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Home / News / Rare white-tailed eagle found dead in Co Roscommon

Rare white-tailed eagle found dead in Co Roscommon

The National Parks and National Parks Service (NPWS) has launched an investigation following the recent discovery of a dead white-tailed eagle near Cranberry Lough in south Roscommon and is appealing to the public for any information that might help.

The two-year-old female eagle was part of the NPWS White-tailed Eagle Reintroduction Programme as part of ongoing efforts to restore this once extinct bird of prey to the Irish countryside.

The bird, which was shot, had been released into the wild on the shores of Lough Derg in 2022.

Investigating officers are awaiting further results of forensic analysis that may provide additional information.

The NPWS said it deplores the deliberate killing of rare and endangered species and takes bird of prey persecutions extremely seriously.

White-tailed eagles are very big birds. They have a wingspan of about two metres and are about hip-height when standing upright.

The white-tailed eagle was shot and died sometime between Monday evening and Tuesday morning

They are a top predator but feed mostly on fish.

They also eat other aquatic birds including ducks, geese and cormorants, as well as small mammals like rats and mice when needed.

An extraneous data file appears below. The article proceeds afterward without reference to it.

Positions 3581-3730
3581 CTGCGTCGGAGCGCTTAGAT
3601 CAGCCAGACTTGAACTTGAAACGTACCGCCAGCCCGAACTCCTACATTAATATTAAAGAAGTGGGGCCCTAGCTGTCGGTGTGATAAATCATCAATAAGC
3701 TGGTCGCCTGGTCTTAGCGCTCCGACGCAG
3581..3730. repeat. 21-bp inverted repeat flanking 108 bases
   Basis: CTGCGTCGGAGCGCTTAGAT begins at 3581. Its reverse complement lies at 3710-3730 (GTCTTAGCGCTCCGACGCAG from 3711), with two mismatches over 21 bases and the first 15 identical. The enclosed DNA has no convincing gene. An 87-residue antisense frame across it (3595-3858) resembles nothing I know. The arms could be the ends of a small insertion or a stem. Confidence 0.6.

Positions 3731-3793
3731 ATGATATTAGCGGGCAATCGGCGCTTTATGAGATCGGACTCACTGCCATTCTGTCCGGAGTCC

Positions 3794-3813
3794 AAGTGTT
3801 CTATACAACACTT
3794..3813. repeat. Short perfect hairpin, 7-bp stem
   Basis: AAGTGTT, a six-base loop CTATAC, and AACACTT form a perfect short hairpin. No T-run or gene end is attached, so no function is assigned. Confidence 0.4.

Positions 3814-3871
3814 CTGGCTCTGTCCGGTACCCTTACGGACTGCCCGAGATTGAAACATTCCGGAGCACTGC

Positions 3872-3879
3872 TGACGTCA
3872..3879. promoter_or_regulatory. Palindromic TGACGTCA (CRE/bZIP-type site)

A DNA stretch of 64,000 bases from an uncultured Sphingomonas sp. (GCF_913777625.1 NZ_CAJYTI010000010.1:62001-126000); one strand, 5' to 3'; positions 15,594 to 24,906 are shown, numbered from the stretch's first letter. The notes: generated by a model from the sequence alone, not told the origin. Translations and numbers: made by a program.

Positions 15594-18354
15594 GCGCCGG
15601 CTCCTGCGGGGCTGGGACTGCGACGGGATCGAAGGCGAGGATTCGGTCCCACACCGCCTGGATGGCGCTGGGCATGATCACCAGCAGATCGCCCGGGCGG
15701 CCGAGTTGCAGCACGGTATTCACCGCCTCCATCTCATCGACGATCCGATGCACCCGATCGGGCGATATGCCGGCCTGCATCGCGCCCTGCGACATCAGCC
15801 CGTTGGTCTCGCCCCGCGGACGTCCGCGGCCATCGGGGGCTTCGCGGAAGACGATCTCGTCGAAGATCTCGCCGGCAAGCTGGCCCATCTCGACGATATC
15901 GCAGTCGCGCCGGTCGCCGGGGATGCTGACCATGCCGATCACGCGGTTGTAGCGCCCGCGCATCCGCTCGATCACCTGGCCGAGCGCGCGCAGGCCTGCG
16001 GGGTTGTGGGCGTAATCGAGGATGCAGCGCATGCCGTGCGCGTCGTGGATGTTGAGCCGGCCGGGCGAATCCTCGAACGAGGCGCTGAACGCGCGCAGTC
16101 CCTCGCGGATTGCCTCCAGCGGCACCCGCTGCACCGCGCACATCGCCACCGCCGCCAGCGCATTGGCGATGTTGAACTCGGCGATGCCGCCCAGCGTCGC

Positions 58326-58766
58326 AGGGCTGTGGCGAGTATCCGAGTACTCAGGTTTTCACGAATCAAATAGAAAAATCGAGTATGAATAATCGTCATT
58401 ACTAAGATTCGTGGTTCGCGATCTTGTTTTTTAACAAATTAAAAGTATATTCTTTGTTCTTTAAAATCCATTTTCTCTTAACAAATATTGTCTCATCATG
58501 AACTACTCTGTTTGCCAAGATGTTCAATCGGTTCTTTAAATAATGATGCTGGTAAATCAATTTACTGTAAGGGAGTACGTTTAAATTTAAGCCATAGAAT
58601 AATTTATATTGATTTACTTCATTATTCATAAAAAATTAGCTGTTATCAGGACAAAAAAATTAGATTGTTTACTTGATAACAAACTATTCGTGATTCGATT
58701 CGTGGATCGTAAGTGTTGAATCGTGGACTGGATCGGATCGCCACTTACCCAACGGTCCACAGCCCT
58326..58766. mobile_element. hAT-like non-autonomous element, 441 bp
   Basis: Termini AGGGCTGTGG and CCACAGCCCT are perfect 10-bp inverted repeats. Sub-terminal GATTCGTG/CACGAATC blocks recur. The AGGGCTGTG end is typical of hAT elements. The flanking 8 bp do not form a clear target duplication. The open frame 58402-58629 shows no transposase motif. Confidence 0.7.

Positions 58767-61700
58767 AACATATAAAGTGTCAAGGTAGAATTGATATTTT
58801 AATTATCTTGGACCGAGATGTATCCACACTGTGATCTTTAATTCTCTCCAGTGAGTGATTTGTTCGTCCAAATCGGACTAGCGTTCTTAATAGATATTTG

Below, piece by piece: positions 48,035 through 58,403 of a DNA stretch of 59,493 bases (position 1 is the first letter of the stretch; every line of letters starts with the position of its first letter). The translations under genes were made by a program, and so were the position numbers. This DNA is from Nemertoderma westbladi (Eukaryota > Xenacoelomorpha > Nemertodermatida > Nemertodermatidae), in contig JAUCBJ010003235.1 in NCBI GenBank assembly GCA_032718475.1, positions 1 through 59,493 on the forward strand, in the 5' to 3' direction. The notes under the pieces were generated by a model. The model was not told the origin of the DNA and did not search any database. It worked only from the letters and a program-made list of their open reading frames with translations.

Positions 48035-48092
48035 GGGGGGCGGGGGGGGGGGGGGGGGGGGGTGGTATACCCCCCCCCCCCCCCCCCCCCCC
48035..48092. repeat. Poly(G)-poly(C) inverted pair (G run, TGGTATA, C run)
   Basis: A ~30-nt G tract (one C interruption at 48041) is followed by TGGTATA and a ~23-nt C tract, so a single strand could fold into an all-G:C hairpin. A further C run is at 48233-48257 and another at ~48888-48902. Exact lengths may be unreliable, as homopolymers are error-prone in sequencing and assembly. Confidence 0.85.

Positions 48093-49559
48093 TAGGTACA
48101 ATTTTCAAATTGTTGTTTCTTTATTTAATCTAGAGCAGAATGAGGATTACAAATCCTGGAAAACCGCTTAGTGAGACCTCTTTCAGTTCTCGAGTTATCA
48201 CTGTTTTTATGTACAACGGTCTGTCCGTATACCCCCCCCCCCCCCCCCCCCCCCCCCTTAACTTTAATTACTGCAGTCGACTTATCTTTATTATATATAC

In addition, they are attracted by carrion and the carcasses of already dead animals.

They are not considered to be a threat to farm animals and there have been no reports of eagles causing problems for farmers since the reintroduction programme began in 2007.

Minister of State for Nature, Heritage and Electoral Reform Malcolm Noonan said he is devastated by news of the death of one of our beloved white-tailed eagles.

“To think that one would be shot is unconscionable. I am appealing to anyone who has information about this appalling wildlife crime to please report it to the NPWS or to the gardaí,” he said.

As part of the reintroduction programme, white-tailed eagle chicks are fitted with satellite tags to monitor their movement.

Information from the satellite tag for the dead eagle indicates that she died sometime between Monday evening and Tuesday morning of the 11 and 12 March.

Baby white-tailed eagles born on the shores of Lough Derg in Ireland

Satellite information shows that she was present in the area over the past couple of weeks, having travelled around the west and north of the country since her release.

The eagle left Lough Derg just over a year ago, moving southwest to the Shannon Estuary and back north through the Burren and on to Lough Allen before reaching Donegal in mid-April 2023.

She also spent time on the Leitrim-Cavan border.

In 2024, she spent most of her time along the borders between Galway, Offaly and Roscommon, following the Shannon River and Suck River and visiting the associated callows.

Director General of the National Parks and Wildlife Service Niall Ó Donnchú described the killing of the bird as a heinous act of destruction and a wanton act of violence against this beautiful and endangered bird.


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